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Thursday, 5 January 2017

Book Review: Enid Blyton for Grown-Ups

I'm a big fan of Enid Blyton's original Famous Five books, so when I heard there was going to be a spoof series about the Five as adults, naturally I was horrified. However, I've since read three of the 'Enid Blyton for Grown-Ups' series, and I have to admit that I was pleasantly surprised. The author Bruno Vincent has done a fantastic job of updating the stories for a modern audience while preserving the charm of the originals. The books are entertaining, funny, and enjoyable, making them the perfect quick reads to brighten up a dull January day.

Five on Brexit Island

Books, Review, Enid Blyton, Famous Five, Enid Blyton for Grown-Ups, Five on Brexit Island, Bruno Vincent, Quercus, The Writing Greyhound, Lorna Holland
Image: Bruno Vincent / Quercus
It is the night of the referendum and the Five have retired to Kirrin Island to enjoy the fresh air and sunshine, fed up with the rancour of public debate. George is firmly a 'remainer,' whilst Julian, who is in the 'Brexit' camp, is tolerated on the grounds that Anne cannot bear to go camping without him. (Timmy, largely apolitical but not keen on cats or rabbits, joins them too.)

The night is tempestuous in more ways than one. George has managed to rig up a satellite link with the mainland so they can keep abreast of the news, and they sit huddled around the fire, amidst some tension, as George's initial hope that the 'remainers' will triumph proves premature...

Meanwhile, a violent storm whips up. The damage is apparent as the new day dawns and George declares a new meaning for Brexit: Kirrin Island is exiting Britain... that is until the red tape becomes too much of a challenge and their happy life together is under threat.

Five on Brexit Island is hands-down my favourite of the three I have read so far. The humour, storyline and characters are spot-on the entire way through, and it's laugh-out-loud funny in places. Despite being about Brexit, it steers clear of being overly political (though the obvious comparisons between Julian and Boris Johnson are amusing) and instead focuses on the impact the vote has on the Five.

However, it's that one quote from Timmy that really makes the book for me:

"Timmy was considered to be neutral, although if he had been capable of understanding the variety of sausages available on the European mainland, that could probably have been a deciding factor. "

Rating: 4 stars

Five Give Up the Booze


Books, Review, Enid Blyton, Famous Five, Enid Blyton for Grown-Ups, Five Give Up the Booze, Bruno Vincent, Quercus, The Writing Greyhound, Lorna Holland
Image: Bruno Vincent / Quercus
Give up alcohol you say? Why, of course they can! Talk about an easy challenge! Five old friends set about this simple task and find all of a sudden that: the days are longer; they get to see each other for who they really are; the empty laughter of ordinary conversation is so much harder to fake. Yes, they're saving money and losing weight, but the world itself seems to take on a slow, dreary inevitability. Soon they begin to snap at each other, and then fight - until they begin to wonder, have the Five at last found the challenge that will defeat them?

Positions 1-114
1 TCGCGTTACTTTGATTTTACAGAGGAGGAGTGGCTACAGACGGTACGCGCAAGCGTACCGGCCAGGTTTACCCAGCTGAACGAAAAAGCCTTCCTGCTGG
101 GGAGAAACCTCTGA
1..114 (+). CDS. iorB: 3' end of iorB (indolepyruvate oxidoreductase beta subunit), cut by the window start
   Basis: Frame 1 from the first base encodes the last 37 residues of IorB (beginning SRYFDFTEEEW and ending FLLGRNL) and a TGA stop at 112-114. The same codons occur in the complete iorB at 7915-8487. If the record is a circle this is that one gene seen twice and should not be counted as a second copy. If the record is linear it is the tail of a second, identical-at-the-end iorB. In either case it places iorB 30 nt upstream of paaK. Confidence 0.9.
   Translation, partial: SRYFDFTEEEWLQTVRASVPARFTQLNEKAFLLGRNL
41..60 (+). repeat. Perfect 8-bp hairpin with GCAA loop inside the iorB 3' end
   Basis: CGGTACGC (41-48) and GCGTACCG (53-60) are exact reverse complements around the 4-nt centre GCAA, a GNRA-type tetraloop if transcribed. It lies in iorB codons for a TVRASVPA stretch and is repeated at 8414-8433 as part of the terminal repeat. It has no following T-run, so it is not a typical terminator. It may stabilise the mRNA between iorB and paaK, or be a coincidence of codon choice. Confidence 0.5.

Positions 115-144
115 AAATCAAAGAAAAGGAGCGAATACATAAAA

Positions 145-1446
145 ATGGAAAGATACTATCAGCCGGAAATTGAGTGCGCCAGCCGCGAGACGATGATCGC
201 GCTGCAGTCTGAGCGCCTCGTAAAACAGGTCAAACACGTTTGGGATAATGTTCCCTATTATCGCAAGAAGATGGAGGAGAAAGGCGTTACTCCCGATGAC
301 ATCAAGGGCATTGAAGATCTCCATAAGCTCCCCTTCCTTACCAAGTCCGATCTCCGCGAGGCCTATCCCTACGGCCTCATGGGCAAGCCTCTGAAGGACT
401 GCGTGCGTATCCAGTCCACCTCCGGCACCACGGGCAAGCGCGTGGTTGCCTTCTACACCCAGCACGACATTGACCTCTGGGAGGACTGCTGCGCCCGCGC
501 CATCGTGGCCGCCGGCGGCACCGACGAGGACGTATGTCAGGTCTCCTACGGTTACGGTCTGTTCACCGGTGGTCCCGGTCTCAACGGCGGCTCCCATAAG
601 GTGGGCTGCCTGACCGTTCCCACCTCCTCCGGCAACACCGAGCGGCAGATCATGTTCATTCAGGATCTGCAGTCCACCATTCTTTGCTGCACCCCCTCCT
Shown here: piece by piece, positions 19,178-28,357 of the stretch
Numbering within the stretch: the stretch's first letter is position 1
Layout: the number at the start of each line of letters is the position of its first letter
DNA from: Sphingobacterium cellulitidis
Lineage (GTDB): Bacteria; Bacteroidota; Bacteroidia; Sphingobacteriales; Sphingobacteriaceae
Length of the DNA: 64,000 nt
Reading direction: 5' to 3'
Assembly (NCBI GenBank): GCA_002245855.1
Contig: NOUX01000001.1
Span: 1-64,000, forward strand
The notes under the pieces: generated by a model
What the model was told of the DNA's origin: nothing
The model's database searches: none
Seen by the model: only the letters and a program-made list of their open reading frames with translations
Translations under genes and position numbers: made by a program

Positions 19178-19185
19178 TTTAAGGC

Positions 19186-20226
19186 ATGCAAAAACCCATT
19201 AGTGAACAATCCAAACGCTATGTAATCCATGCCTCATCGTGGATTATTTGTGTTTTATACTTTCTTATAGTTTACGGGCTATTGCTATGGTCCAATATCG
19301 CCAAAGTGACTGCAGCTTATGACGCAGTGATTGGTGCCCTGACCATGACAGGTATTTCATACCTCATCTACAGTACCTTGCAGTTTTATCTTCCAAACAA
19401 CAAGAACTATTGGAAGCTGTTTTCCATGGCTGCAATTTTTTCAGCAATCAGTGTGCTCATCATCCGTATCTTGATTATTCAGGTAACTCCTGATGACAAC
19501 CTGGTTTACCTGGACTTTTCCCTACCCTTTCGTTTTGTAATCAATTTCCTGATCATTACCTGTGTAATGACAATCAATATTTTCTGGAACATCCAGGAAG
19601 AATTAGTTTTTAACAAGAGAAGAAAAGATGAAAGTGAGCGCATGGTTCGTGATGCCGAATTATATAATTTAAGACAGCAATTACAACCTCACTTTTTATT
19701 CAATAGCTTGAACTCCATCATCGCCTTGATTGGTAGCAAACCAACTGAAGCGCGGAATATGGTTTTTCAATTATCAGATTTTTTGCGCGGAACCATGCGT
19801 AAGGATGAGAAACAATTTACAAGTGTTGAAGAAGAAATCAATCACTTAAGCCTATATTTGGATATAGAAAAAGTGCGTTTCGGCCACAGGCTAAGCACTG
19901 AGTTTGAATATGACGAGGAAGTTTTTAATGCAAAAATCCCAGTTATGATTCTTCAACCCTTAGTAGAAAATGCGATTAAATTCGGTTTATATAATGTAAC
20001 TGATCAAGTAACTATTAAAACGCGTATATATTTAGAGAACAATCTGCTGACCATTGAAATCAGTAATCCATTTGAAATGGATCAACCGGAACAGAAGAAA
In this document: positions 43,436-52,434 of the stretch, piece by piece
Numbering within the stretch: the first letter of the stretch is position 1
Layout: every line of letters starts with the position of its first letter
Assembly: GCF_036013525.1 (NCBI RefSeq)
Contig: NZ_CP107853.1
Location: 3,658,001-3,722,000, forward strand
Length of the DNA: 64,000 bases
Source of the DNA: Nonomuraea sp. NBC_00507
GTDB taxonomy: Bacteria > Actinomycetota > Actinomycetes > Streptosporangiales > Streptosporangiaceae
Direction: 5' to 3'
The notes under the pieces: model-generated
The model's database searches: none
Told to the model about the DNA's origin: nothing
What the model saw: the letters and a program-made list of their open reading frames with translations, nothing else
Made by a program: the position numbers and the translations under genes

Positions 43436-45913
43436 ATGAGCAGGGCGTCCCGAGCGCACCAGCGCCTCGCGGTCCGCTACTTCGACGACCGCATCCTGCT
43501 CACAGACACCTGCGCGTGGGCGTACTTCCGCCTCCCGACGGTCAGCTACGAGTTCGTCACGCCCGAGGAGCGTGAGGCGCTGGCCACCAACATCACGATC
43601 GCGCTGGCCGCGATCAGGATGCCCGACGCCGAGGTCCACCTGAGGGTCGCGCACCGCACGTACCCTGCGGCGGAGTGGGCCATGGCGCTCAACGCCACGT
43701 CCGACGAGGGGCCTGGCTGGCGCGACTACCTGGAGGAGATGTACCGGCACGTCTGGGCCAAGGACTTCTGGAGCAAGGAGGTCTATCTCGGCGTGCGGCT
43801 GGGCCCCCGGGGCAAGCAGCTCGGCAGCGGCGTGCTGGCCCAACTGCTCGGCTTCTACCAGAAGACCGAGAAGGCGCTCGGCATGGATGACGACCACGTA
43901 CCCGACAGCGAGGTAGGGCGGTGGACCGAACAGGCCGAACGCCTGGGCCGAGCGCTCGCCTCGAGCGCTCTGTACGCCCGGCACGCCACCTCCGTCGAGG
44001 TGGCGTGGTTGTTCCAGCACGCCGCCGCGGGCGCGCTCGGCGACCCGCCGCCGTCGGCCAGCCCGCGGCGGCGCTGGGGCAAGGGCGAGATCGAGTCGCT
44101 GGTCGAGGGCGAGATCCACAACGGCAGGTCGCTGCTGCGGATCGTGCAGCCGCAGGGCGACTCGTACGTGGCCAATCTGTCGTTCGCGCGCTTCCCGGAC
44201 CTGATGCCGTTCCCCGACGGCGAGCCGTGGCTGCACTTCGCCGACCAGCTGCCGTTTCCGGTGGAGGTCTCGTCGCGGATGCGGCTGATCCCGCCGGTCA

The biggest problem for me with Five Give Up the Booze was believing the concept. In my mind, there's just no way that the Famous Five, even as adults, would be this addicted to alcohol, even verging on being classed as an alcoholic in Julian's case. This made the entire story seem implausible to me, meaning I couldn't quite engage with it as much as I'd have liked to have done.

Still, it's a fun read, especially suited to this time of year as many people endeavour to give up the booze for their New Year's resolution!

Rating: 3 stars

Five Go Parenting


Books, Review, Enid Blyton, Famous Five, Enid Blyton for Grown-Ups, Five Go Parenting, Bruno Vincent, Quercus, The Writing Greyhound, Lorna Holland
Image: Bruno Vincent / Quercus
Bringing up a baby would surely be kid's play for The Five. How hard could it possibly be?! When the doorbell rings one Saturday afternoon, the last thing the Five were expecting to find on their doorstep was a baby... But the Five are next of kin to Cousin Rupert and his wife, so when they find themselves in a spot of bother and are destined for a short spell behind bars, Anne, Dick, George and Anne are the first port of call. First, it's the fear and the tiredness that kicks in. They are terrified at being responsible for this new life and have no idea they're doing it right. Why is it crying? They use Dr Google constantly, who whatever the situation offers the same range of advice from 'don't worry about it' to 'rush her to the A&E'. 'Why is she crying?' they constantly ask. 'Why?' It keeps them up all night every night, until they are reduced to walking ghosts, haunted by a numb and impotent fury. Is this an adventure too far for our Five?

Firstly, can I just say that I love the idea that the Famous Five are still out their solving mysteries well into their adult life? The beginning of Five Go Parenting is fab for that exact reason. However, then we get to the real meat of the story.

I have to admit that I really couldn't see the Five basically being landed with a baby completely out of the blue - even if she is family. It is a novel concept, though, and it's interesting to read about how each of the characters reacts and finds different methods of coping. Dick is a real gem in this one - I always felt he got overlooked in the original series so it was nice for him to be the best at something for a change!

Rating: 3 stars

Are you an Enid Blyton fan? Will you be reading the books? Let me know in the comments below!

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